0

On one of my cards (one that I don't really use), I have a balance of $70. If I do nothing, it will pay itself off over the next few months. (It's set to automatically make the minimum payment on schedule, which is also really low, like $25, and the interest is not expected to be significant on such a low amount).

I've heard that if a credit account goes too long without any balance, it won't help my credit score (because the people doing the credit rating will think it's a closed account), and the account is of a significant size ($6000).

Is it better for my credit score if I leave this ridiculously low amount on the card and let it pay itself off over the next couple of months; or should I pay it all off right now and get it back to zero? Which is better for my credit rating, and why?

3

Utilization is a snapshot. When I apply for credit, I see an inquiry on my credit report which lasts for 2 years. Depending on my score, there's a ding to the number which may or may not really matter.

Utilization, on the other hand, is based on the current cycle. One month, I paid my card in full, the day before the cycle closed. Zero utilization. Lost 15-20 points on my score. Next month it was back. I recently took a zero interest advance which was sizable, pushing my utilization above 30% and trashed my score. When it's paid back, the score will recover.

Per the comment, below, note that utilization is calculated from the balance on the statement. A payment before the statement is cut can make the reported balance be zero, or a number that in the range you wish, depending on your payment amount. (thanks, Eric)

In your case, first, if you are not applying for a new loan, whether it's buying a car, house, etc, or just getting another card, your score doesn't really matter. Obviously, you don't want to pay late, or do anything that has a lasting impact, I mean the slight variation that utilization impacts the score.

If you still wish to be score OCD (not judging, many people just like to go online and see a shiny 800 every week) I'd pay the card in full, never pay interest on a card, but use it every month. Unless your grocery store discounts for cash, just use it there, or for gas, etc, and pay it in full. The ideal number seems to be just under 10%, per this graphic from CreditKarma

enter image description here

For what it's worth, if I drop my utilization back to normal, under 10%, this is my predicted score -

enter image description here

Funny, though, a simulated drop to zero boosted it further, to 831, which contradicts what the site said prior, that zero is worse than just low, regular usage.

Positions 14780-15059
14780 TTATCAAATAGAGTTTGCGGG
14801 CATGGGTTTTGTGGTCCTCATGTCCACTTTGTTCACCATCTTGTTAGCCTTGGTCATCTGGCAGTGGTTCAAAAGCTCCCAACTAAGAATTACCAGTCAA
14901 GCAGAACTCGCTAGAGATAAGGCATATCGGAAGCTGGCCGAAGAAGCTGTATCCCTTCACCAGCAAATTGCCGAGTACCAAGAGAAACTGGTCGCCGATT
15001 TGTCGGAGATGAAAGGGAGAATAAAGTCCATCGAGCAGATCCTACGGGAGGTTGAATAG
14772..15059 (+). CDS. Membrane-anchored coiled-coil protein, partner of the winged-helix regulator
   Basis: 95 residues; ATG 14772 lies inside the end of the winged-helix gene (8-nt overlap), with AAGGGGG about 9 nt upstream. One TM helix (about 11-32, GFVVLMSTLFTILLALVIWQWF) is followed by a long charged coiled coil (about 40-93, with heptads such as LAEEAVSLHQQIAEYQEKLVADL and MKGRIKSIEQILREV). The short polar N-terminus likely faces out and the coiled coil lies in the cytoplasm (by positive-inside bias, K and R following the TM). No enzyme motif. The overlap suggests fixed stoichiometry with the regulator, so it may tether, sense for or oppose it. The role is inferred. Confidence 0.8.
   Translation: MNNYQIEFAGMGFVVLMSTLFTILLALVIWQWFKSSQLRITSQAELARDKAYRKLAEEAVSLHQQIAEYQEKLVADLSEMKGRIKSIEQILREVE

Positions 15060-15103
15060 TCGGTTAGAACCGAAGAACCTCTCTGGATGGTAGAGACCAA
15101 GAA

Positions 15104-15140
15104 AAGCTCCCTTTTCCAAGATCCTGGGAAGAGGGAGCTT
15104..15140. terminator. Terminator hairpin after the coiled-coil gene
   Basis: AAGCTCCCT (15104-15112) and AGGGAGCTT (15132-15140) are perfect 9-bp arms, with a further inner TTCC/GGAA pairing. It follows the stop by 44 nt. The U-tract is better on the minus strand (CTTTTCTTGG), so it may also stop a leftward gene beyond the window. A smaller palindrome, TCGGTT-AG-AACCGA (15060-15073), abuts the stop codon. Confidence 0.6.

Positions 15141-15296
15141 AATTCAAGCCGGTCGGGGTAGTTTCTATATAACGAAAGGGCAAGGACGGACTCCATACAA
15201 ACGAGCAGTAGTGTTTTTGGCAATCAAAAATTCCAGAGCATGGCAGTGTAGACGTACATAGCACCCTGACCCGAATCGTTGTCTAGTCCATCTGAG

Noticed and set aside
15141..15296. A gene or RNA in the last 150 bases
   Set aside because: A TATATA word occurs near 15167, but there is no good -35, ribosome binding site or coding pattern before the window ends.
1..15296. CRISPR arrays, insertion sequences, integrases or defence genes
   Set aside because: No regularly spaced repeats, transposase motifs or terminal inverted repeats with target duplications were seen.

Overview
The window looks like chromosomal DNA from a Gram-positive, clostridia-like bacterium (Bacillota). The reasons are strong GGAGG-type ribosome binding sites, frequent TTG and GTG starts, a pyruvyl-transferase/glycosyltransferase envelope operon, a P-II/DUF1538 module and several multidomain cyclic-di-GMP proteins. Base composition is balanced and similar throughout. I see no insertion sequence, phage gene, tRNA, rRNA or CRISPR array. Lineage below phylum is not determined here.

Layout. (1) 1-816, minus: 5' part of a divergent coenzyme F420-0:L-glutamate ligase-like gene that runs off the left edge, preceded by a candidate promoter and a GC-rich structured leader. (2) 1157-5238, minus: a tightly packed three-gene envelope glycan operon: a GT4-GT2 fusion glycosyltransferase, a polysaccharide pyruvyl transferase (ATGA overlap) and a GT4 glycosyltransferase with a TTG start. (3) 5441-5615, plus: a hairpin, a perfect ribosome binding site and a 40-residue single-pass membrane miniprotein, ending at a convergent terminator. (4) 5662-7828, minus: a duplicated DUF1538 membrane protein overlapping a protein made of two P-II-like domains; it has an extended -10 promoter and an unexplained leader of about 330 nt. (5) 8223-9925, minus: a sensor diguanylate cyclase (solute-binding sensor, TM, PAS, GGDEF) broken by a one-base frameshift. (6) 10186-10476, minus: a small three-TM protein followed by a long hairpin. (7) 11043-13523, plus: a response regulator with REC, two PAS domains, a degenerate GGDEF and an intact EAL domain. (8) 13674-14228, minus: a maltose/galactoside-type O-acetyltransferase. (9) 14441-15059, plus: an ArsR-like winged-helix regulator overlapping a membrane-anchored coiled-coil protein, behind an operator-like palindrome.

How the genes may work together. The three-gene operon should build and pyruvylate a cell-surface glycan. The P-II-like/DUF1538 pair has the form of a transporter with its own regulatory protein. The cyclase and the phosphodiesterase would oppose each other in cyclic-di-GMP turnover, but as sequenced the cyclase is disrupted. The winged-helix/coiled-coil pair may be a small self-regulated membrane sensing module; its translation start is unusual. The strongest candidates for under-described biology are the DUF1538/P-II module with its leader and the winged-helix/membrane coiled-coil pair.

• 2
    It's worth emphasizing that the balance that matters is the balance you carry at the statement date. If you want to carry a non-zero balance, just ensure you pay off the card after the statement date each month. If you are worried about the balance being too high, then pay it down before the statement date. – Eric Apr 12 '16 at 14:29
4

It is better to pay it off. In order to maximize your score, what you want is a lot of available credit and very little of it utilized. Don't purposely carry a balance.

It is true that if you don't use a card for a long time it may go inactive and this can hurt your score. However, spending a little using the card (once or twice a year is enough) is what's wanted to keep it active, not maintaining a balance.

The best thing would be to have a ton of cards, with large credit capacity, that you have had for a long time, that you use once in a while, and you always pay off at the end of the month.

  • +1 for paying it off. However, the 'best thing' is not always clear. Having a large credit capacity may be considered a high risk from a lender's perspective, since the borrower can immediately acquire a large amount of unsecured debt. This can be a factor when getting a mortgage or other significant loan. – jkuz Apr 12 '16 at 14:39
  • @jkuz If that's correct, it's the first time I've heard this. I don't think large credit capacity harms your credit score, but I could imagine lenders looking at it separate from the score. Is that what you are saying? – farnsy Apr 13 '16 at 3:40
  • Yes, you are right that I don't believe it will ever hurt your FICO to have more available credit. Especially in today's environment, lenders seem to be taking a more 'holistic' view of a person's credit risk, which means looking at more than just the FICO. This is more of a personal observation, as I don't believe many (any?) lenders actually publish this kind of data. My main point is that 'better FICO' isn't always a guarantee that a lender views you as a 'lower risk' – jkuz Apr 13 '16 at 16:36

Your Answer

By clicking “Post Your Answer”, you agree to our terms of service, privacy policy and cookie policy

Not the answer you're looking for? Browse other questions tagged or ask your own question.